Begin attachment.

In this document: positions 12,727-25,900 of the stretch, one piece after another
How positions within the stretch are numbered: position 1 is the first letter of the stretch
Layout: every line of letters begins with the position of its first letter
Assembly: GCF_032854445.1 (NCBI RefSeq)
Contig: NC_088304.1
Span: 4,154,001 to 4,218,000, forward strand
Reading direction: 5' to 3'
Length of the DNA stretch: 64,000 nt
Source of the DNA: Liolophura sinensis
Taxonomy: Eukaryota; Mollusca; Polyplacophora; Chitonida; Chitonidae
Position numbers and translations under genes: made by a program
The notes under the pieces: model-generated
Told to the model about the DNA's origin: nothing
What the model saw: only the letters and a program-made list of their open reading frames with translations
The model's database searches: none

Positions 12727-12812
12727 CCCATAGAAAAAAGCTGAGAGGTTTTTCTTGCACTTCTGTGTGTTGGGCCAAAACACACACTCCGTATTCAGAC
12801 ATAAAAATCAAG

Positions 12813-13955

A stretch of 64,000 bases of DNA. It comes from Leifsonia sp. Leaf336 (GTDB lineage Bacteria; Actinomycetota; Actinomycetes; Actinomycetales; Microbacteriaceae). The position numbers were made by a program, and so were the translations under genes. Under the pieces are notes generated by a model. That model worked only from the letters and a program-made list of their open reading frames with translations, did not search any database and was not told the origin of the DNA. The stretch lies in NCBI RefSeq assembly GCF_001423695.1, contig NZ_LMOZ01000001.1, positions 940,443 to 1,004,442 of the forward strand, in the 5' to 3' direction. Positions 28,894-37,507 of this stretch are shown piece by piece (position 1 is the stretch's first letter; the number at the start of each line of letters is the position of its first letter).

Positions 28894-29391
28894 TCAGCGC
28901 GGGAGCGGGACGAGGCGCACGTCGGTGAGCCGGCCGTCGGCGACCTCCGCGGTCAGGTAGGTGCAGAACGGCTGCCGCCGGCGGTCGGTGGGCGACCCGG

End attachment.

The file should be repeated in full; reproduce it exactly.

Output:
In this document: positions 12,727-25,900 of the stretch, one piece after another
How positions within the stretch are numbered: position 1 is the first letter of the stretch
Layout: every line of letters begins with the position of its first letter
Assembly: GCF_032854445.1 (NCBI RefSeq)
Contig: NC_088304.1
Span: 4,154,001 to 4,218,000, forward strand
Reading direction: 5' to 3'
Length of the DNA stretch: 64,000 nt
Source of the DNA: Liolophura sinensis
Taxonomy: Eukaryota; Mollusca; Polyplacophora; Chitonida; Chitonidae
Position numbers and translations under genes: made by a program
The notes under the pieces: model-generated
Told to the model about the DNA's origin: nothing
What the model saw: only the letters and a program-made list of their open reading frames with translations
The model's database searches: none

Positions 12727-12812
12727 CCCATAGAAAAAAGCTGAGAGGTTTTTCTTGCACTTCTGTGTGTTGGGCCAAAACACACACTCCGTATTCAGAC
12801 ATAAAAATCAAG

Positions 12813-13955

A stretch of 64,000 bases of DNA. It comes from Leifsonia sp. Leaf336 (GTDB lineage Bacteria; Actinomycetota; Actinomycetes; Actinomycetales; Microbacteriaceae). The position numbers were made by a program, and so were the translations under genes. Under the pieces are notes generated by a model. That model worked only from the letters and a program-made list of their open reading frames with translations, did not search any database and was not told the origin of the DNA. The stretch lies in NCBI RefSeq assembly GCF_001423695.1, contig NZ_LMOZ01000001.1, positions 940,443 to 1,004,442 of the forward strand, in the 5' to 3' direction. Positions 28,894-37,507 of this stretch are shown piece by piece (position 1 is the stretch's first letter; the number at the start of each line of letters is the position of its first letter).

Positions 28894-29391
28894 TCAGCGC
28901 GGGAGCGGGACGAGGCGCACGTCGGTGAGCCGGCCGTCGGCGACCTCCGCGGTCAGGTAGGTGCAGAACGGCTGCCGCCGGCGGTCGGTGGGCGACCCGG